Page compression in SQL Server 2008

Until SQL Server 7.0 was released, the page size in SQL Server was 2K;
now the page size is 8K.

Microsoft
introduced page compression in SQL Server 2008. This new feature is available
in the Enterprise edition and developer edition.
The page compression feature of SQL Server can compress the entire page.

Page compression is applied only when the page gets full. When
page compression occurs there are three operations that happen in the following
order:

  • Row compression
  • Prefix compression
  • Dictionary compression

If
you are looking for only row compression, please see "Row compression in SQL Server 2008"
If you are looking for
backup compression please check "BACKUP
compression in SQL Server 2008
."

Let’s
create a table with no compression option and add some data to it using the
following transact SQL Statements:


/****** Object: Table [dbo].[NoNCompressed Table]
Script Date: 06/12/2009 02:24:23 ******/
IF EXISTS (SELECT * FROM sys.objects
WHERE object_id = OBJECT_ID(N’[dbo].[NoNCompressed Table]’)
AND type in (N’U’))
DROP TABLE [dbo].[NoNCompressed Table]
GO
CREATE TABLE [NoNCompressed Table]
(id int, FName char(100), LName char(100))

— Add 10,000 rows

declare @n int
set @n=0
while @n<=10000
begin
insert into [NoNCompressed Table] values
(1,’Adam’,’Smith’),(2,’Maria’,’carter’),
(3,’Walter’,’zenegger’),(4,’Marianne’,’smithsonian’)
set @[email protected]+1
end
GO

Now let’s query the space used by this table using the
following transact SQL statement.


EXEC sp_spaceused [NONCompressed Table]

Result


name,rows,reserved,data,index_size,unused

NoNCompressed Table,40004,8456 KB,8424 KB,8 KB,24 KB

Let’s
create a table with compression and add the same amount of data to it using the
following transact SQL Statements:


/****** Object: Table [dbo].[Compressed Table]
Script Date: 06/12/2009 02:24:57 ******/
IF EXISTS (SELECT * FROM sys.objects
WHERE object_id = OBJECT_ID(N’[dbo].[Compressed Table]’)
AND type in (N’U’))
DROP TABLE [dbo].[Compressed Table]
GO
CREATE TABLE [Compressed Table]
(id int, FName char(100), LName char(100)) with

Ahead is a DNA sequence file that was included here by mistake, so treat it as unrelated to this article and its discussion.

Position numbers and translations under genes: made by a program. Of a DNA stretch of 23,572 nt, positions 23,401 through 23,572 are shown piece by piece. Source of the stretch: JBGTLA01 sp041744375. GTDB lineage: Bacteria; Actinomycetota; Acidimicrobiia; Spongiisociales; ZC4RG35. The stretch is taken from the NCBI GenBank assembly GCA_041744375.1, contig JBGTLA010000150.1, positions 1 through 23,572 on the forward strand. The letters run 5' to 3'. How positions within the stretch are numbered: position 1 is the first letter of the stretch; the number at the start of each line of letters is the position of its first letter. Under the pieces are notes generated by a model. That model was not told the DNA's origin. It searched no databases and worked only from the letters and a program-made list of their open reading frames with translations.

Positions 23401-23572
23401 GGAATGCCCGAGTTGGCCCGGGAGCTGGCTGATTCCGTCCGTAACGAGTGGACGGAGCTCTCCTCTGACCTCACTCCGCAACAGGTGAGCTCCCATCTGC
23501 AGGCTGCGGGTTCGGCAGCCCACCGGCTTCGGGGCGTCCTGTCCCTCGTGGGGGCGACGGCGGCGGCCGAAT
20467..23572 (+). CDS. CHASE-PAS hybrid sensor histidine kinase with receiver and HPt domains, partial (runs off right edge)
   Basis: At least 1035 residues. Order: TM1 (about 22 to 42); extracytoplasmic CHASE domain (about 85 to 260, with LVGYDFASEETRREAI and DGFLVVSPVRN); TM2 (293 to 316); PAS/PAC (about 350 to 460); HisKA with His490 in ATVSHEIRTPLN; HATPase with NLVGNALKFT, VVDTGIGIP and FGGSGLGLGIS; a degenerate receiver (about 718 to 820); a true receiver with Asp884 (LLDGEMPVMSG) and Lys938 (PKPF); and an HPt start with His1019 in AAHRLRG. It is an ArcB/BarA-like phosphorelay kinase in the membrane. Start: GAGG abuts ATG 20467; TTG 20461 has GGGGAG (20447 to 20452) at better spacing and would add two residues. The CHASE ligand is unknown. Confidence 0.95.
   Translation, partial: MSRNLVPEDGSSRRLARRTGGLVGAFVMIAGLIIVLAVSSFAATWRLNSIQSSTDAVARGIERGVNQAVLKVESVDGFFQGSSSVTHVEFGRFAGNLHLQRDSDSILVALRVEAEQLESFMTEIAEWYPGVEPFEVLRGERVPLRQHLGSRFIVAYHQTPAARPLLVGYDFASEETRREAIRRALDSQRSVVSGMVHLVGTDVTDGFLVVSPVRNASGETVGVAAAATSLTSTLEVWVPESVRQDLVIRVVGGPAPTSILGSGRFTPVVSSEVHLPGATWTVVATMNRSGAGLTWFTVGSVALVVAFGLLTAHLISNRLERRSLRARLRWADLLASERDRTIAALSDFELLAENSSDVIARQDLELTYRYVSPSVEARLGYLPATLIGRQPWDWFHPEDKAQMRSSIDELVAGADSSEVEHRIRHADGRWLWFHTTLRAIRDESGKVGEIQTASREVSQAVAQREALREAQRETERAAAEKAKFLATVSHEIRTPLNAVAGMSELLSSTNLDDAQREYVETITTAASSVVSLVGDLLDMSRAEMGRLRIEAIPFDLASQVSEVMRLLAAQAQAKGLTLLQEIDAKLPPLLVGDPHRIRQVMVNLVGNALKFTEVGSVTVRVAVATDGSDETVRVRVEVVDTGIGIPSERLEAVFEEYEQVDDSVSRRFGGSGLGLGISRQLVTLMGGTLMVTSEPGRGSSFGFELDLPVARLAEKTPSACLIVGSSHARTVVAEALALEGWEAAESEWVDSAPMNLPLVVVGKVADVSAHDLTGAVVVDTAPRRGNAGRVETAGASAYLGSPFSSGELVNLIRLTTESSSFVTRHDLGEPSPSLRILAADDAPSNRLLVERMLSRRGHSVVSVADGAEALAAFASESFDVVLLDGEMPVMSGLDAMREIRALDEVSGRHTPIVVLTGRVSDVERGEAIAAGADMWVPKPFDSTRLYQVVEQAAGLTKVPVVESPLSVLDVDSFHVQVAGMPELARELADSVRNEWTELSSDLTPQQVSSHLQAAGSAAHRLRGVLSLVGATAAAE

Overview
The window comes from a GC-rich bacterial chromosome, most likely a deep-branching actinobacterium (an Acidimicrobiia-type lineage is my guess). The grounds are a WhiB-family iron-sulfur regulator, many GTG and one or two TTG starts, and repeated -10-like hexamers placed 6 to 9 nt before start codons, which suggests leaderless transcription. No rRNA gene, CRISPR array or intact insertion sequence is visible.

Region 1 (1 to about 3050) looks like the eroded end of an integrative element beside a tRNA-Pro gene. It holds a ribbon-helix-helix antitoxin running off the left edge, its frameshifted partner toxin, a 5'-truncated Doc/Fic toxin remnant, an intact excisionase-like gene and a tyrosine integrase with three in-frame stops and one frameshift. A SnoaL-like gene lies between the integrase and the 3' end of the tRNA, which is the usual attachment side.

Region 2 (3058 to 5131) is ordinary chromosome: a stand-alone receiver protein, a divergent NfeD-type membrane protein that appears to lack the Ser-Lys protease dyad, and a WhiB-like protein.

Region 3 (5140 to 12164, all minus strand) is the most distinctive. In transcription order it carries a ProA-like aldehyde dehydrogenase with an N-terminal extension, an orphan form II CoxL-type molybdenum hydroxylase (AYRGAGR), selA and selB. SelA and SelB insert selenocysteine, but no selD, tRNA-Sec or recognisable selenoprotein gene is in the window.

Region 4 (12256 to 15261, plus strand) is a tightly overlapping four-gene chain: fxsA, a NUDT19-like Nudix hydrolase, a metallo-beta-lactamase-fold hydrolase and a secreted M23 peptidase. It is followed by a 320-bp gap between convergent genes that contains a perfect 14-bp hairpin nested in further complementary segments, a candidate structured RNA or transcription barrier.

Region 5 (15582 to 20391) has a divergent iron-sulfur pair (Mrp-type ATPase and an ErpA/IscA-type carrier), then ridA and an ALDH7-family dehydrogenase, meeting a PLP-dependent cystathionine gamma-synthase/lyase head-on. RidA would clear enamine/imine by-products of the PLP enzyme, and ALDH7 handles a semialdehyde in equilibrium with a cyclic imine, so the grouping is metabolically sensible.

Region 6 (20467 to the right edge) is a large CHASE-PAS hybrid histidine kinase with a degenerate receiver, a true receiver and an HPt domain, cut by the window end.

(Data_compression = PAGE)
declare @n int
set @n=0

— Add 10,000 rows

while @n<=10000
begin
insert into [Compressed Table] values
(1,’Adam’,’Smith’),(2,’Maria’,’carter’),
(3,’Walter’,’zenegger’),(4,’Marianne’,’smithsonian’)
set @[email protected]+1
end
GO

Query the space used by this table using the following
transact SQL statement.


EXEC sp_spaceused [Compressed Table]

Result


name,rows,reserved,data,index_size,unused
Compressed Table,40004, 904 KB,896 KB,8 KB,0 KB

The results show that the size of the reserved and data
columns are much less in [Compressed table] when compared to [NonCompressed
table].

If you want to estimate the size of the compression, you
could use the following command to estimate it.


Exec sp_estimate_data_compression_savings ‘dbo’,’NoNCompressed Table’,NULL,NULL,’PAGE’

Exec sp_estimate_data_compression_savings ‘dbo’,’NoNCompressed Table’,NULL,NULL,’ROW’

When this procedure is executed, the stored procedure
samples the data and loads the data in tempdb database. Then in compresses that
table in the tempdb to show the estimate.

There are situations where the table with a lot of data
already exists and you need to compress the table. In such cases, you could use
the ALTER TABLE statement to add the data compression. Let’s simulate that
scenario by creating another table with no compression. Also, let’s add some
data similar to the data used above using the following transact SQL
statements:


/****** Object: Table [dbo].[NoNCompressed Table] Script Date: 06/12/2009 02:24:23 ******/
IF EXISTS (SELECT * FROM sys.objects WHERE object_id = OBJECT_ID(N’[dbo].[NoNCompressed Table2]’) AND type in (N’U’))
DROP TABLE [dbo].[NoNCompressed Table2]